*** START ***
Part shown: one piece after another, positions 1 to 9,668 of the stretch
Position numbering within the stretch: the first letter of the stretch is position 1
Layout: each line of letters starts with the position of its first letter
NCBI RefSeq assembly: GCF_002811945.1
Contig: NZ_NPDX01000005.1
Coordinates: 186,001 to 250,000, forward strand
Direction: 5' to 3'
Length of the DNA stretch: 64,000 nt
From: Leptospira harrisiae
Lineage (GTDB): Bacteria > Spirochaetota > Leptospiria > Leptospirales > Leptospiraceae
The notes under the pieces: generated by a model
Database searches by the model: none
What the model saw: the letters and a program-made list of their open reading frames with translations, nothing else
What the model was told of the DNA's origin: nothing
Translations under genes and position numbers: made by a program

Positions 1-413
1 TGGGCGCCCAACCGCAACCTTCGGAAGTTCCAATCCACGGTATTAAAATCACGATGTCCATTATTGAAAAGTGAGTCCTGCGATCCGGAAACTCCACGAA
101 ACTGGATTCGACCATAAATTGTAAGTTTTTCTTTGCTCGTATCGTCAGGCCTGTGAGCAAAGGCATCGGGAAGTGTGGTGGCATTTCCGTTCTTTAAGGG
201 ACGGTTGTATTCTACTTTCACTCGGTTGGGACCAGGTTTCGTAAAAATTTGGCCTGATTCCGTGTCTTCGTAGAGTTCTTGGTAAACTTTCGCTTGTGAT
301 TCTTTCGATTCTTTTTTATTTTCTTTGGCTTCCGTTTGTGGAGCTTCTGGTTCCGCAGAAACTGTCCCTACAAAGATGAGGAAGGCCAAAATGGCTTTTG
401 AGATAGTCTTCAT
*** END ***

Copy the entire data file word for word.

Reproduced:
Part shown: one piece after another, positions 1 to 9,668 of the stretch
Position numbering within the stretch: the first letter of the stretch is position 1
Layout: each line of letters starts with the position of its first letter
NCBI RefSeq assembly: GCF_002811945.1
Contig: NZ_NPDX01000005.1
Coordinates: 186,001 to 250,000, forward strand
Direction: 5' to 3'
Length of the DNA stretch: 64,000 nt
From: Leptospira harrisiae
Lineage (GTDB): Bacteria > Spirochaetota > Leptospiria > Leptospirales > Leptospiraceae
The notes under the pieces: generated by a model
Database searches by the model: none
What the model saw: the letters and a program-made list of their open reading frames with translations, nothing else
What the model was told of the DNA's origin: nothing
Translations under genes and position numbers: made by a program

Positions 1-413
1 TGGGCGCCCAACCGCAACCTTCGGAAGTTCCAATCCACGGTATTAAAATCACGATGTCCATTATTGAAAAGTGAGTCCTGCGATCCGGAAACTCCACGAA
101 ACTGGATTCGACCATAAATTGTAAGTTTTTCTTTGCTCGTATCGTCAGGCCTGTGAGCAAAGGCATCGGGAAGTGTGGTGGCATTTCCGTTCTTTAAGGG
201 ACGGTTGTATTCTACTTTCACTCGGTTGGGACCAGGTTTCGTAAAAATTTGGCCTGATTCCGTGTCTTCGTAGAGTTCTTGGTAAACTTTCGCTTGTGAT
301 TCTTTCGATTCTTTTTTATTTTCTTTGGCTTCCGTTTGTGGAGCTTCTGGTTCCGCAGAAACTGTCCCTACAAAGATGAGGAAGGCCAAAATGGCTTTTG
401 AGATAGTCTTCAT